Jon Baker of Introvert in Business is a speaker and coach who helps business owners and accountants to improve business performance

To be successful in practice, you need to encourage prospects to become clients, and clients to become better clients (by signing up for more paid services). But the selling required to get someone to jump into your camp and start paying you makes it the part of running a practice that is far outside many practitioners’ comfort zone, particularly if you are an introvert.

The truth is that introverts are very well equipped to sell skillfully without betraying their values

Think of the word ‘salesperson’ and what do you picture – possibly, an over-confident, pushy individual who is determined to make a sale no matter what? It’s an image that doesn’t sit well with introverts. They’d do anything to avoid being like that, which is why many view signing up new clients as an unwelcome job (and so put it off for another day).

But you don’t have to be an outgoing, smooth-talking salesperson to get more clients ‘across the line’. The truth is that introverts are very well equipped to sell skillfully without betraying their values.

Hassle-free sign-ups

Here are seven tips to help you sign up more clients:

  • Change your image of selling. Helping people to uncover their needs and work out solutions is a positive and helpful approach. Introverts who happily sign up lots of clients view the process as a positive one.
  1. Educate, don’t sell. Help people to understand the information they need to make the right decision when they’re looking for an accountant. You, of course, can show how you deliver on those important points, where many others don’t. You’ll be helping and educating your prospect, who will respect you for it.
  2. Listen smart. Introverts are good at listening, but that’s not enough. Does the prospect also know that you understand them? Listen to the prospect, summarise what they need, and check your understanding. Never just present your services and hope the prospect will want them; nobody cares about things they don’t want. Instead, listen to what they want and talk specifically about their requirements rather than come out with generalisations such as ‘We’re good at client service.’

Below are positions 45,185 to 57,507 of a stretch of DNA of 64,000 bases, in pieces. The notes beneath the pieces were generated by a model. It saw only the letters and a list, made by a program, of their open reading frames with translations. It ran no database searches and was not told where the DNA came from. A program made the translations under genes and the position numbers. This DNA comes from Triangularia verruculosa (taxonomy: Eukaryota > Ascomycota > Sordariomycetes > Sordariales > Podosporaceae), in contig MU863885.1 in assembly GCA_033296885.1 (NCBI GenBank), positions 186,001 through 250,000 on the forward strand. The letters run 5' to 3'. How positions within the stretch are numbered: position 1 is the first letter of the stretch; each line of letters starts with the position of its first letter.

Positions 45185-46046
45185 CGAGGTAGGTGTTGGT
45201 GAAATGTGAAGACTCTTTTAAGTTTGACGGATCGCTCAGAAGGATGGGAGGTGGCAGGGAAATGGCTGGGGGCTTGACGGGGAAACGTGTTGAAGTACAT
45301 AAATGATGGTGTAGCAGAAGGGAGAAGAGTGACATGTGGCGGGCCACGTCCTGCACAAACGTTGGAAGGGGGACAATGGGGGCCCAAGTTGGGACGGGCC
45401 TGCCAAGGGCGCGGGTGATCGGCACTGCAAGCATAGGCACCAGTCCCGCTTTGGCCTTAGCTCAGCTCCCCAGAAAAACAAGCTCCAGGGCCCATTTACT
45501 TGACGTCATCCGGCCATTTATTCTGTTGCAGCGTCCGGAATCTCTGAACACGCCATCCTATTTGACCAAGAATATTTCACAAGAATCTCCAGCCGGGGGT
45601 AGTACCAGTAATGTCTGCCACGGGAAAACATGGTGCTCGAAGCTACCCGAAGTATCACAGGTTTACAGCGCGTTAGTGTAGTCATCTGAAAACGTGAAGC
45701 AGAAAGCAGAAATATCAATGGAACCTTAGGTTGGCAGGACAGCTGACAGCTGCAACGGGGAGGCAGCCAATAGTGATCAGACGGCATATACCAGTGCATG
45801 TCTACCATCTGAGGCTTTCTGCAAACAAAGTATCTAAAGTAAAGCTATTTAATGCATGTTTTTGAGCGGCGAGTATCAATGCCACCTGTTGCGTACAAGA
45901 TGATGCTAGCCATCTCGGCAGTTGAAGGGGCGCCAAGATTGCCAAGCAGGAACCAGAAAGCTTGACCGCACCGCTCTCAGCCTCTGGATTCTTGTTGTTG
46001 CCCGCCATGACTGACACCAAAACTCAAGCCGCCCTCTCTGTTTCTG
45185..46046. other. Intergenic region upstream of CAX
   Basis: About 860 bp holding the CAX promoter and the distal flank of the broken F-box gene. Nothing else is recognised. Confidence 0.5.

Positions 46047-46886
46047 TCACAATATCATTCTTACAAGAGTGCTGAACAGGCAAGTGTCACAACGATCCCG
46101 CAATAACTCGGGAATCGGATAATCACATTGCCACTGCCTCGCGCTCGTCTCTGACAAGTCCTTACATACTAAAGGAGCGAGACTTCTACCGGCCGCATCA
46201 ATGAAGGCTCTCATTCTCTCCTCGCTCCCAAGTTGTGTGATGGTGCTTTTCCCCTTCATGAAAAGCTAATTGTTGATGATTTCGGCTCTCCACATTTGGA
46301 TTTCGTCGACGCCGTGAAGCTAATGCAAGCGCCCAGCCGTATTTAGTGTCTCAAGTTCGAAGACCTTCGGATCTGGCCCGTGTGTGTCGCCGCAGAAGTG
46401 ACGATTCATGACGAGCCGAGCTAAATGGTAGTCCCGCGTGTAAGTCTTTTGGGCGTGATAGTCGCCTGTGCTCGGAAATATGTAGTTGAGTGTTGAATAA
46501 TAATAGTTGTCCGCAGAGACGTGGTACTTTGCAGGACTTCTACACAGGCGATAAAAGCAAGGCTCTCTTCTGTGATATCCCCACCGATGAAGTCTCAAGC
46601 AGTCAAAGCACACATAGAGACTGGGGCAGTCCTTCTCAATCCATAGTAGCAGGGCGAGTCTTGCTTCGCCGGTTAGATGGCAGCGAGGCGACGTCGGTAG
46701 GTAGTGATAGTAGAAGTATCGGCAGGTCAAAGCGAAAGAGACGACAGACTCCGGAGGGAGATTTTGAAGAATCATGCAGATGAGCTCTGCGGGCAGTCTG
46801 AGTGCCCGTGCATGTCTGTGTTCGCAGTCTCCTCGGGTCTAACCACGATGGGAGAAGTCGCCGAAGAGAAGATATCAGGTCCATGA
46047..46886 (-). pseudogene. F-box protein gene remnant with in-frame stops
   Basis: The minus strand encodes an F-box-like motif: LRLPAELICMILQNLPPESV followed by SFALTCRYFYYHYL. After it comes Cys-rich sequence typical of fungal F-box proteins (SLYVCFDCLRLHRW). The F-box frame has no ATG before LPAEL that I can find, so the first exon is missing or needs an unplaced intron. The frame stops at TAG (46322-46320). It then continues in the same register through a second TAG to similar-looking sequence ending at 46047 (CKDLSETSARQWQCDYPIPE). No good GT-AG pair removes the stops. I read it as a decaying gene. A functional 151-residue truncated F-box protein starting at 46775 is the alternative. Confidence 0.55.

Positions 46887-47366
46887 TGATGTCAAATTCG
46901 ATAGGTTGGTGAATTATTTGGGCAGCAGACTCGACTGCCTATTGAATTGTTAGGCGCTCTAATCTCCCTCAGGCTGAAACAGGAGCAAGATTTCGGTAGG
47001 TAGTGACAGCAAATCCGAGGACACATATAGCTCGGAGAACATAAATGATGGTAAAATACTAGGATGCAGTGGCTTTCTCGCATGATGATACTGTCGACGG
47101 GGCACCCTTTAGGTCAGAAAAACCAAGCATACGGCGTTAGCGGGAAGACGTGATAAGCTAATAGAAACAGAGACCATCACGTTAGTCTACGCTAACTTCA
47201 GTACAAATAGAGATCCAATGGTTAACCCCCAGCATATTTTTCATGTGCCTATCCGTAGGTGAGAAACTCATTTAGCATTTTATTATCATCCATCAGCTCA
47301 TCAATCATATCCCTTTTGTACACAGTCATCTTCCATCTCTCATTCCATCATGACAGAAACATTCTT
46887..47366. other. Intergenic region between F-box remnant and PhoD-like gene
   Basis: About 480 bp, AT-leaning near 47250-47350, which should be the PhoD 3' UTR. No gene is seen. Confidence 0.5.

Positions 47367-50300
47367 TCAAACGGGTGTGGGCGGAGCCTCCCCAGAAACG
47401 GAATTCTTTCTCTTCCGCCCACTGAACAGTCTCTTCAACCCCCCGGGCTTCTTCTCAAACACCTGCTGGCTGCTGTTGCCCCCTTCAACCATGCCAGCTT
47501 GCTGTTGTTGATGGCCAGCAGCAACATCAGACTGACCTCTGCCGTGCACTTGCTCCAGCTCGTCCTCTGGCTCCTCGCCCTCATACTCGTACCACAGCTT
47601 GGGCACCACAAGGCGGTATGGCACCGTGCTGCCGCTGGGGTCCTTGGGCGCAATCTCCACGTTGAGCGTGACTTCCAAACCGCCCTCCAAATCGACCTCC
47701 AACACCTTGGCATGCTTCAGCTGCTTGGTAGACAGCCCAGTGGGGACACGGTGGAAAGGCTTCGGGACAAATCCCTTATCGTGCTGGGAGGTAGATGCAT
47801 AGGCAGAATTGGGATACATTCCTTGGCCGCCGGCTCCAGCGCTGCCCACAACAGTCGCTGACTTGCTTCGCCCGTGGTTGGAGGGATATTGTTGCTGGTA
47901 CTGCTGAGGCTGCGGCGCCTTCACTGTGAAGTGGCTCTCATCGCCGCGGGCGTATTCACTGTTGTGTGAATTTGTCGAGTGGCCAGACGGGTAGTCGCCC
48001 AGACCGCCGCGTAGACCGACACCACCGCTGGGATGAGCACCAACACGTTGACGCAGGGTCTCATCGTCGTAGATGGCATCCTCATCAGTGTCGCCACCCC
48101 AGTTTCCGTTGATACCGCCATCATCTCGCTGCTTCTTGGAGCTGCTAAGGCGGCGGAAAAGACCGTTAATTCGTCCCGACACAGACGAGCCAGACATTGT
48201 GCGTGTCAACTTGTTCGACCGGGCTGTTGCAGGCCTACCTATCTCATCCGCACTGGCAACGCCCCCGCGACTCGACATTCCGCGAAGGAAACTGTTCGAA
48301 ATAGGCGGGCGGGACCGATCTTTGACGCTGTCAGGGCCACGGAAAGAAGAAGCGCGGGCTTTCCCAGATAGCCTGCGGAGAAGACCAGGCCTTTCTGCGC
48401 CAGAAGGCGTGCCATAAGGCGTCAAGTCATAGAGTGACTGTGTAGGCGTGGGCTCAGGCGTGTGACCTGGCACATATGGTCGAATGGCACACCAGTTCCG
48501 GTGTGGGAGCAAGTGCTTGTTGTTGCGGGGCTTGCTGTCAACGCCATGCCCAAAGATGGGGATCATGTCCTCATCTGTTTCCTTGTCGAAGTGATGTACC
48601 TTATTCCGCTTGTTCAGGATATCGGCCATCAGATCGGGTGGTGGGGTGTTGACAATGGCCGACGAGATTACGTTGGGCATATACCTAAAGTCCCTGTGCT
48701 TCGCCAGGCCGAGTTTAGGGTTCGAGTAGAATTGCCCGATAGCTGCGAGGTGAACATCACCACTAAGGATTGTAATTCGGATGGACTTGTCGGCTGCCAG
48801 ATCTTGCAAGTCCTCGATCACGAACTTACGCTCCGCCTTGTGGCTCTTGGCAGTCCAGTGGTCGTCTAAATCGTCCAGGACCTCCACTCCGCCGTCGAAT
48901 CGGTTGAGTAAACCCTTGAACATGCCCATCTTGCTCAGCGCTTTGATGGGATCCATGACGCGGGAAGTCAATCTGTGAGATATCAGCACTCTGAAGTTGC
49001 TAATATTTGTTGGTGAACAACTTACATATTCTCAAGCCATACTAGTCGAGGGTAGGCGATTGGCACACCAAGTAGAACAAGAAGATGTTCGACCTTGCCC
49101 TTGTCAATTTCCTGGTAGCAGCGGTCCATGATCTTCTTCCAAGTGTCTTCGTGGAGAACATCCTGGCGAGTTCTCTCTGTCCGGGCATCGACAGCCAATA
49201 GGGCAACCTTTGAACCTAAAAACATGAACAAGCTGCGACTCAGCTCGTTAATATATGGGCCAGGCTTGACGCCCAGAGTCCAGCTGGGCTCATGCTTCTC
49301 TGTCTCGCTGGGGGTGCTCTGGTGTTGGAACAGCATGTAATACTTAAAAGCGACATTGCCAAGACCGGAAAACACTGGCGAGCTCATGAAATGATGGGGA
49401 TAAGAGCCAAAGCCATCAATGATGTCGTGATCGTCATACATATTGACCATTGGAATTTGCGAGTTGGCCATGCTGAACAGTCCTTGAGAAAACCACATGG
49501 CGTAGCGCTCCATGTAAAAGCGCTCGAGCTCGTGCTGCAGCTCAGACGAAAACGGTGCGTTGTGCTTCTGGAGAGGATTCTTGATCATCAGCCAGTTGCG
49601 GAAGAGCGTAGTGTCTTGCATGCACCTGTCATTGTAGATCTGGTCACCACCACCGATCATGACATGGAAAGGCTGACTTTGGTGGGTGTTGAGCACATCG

3. Find out why. Why do they want a new accountant? What do they want that’s different from their last accountant? Tell stories about your clients that show how you deliver that difference. Your stories should truthfully lay out the experiences that clients have when they are working with you. Stories sell, because the teller’s passion shows through. Most introverts don’t like showing off, and stories are an easier way to suggest your strengths.
  4. Treat objections as a good thing. Many introverts don’t like objections. But objections are simply questions, and people don’t ask questions unless they’re interested. Relish objections as a sign that your prospect is interested. Prepare a list of the common objections made by existing clients before you sign them up and then compare them to those clients’ actual experience. Now your answer to an objection is, ‘Yes, you’re right,’ followed by a story of how a client felt before signing up and what they found once they came on board.
  5. Understand their needs. Old-style salespeople were told to ‘Always Be Closing’ (ABC). Every few minutes they would urge a prospect to sign up. It’s a pushy approach that doesn’t suit the introvert’s style. A better strategy, once you feel you have really understood your prospect’s needs, is to summarise those needs and then ask, ‘If I solved those, would I be the right accountant for you?’
  6. Follow up. You had a great discussion – don’t lose it by going all shy afterwards. Following up is not pushy. Before your meeting ends, ask them what they’d like you to do next, confirm what your next step will be – and then deliver it. Don’t say, ‘I’ll call you’. Do say, ‘When is a good time for me to call you?’ Put that time in your office diary. Then when you follow up, it’s, ‘Hi, I’m calling as you requested,’ or, ‘Hi, I’m calling as promised.’ You’re delivering on a promise you made, not being pushy.

You had a great discussion – don’t lose it by going all shy afterwards. Following up is not pushy

One final point worth making is about energy. Introverts can lose energy when dealing with people. You can get around that by spending just a short time ‘selling’ every day, then recharging your batteries by focusing on other work. A regular habit will help you more than a monthly push on following up.

Viewing signing up clients in a positive way will stop you from putting off making sales pitches. And channelling your listening skills and empathy will give you an advantage when pitching to new clients.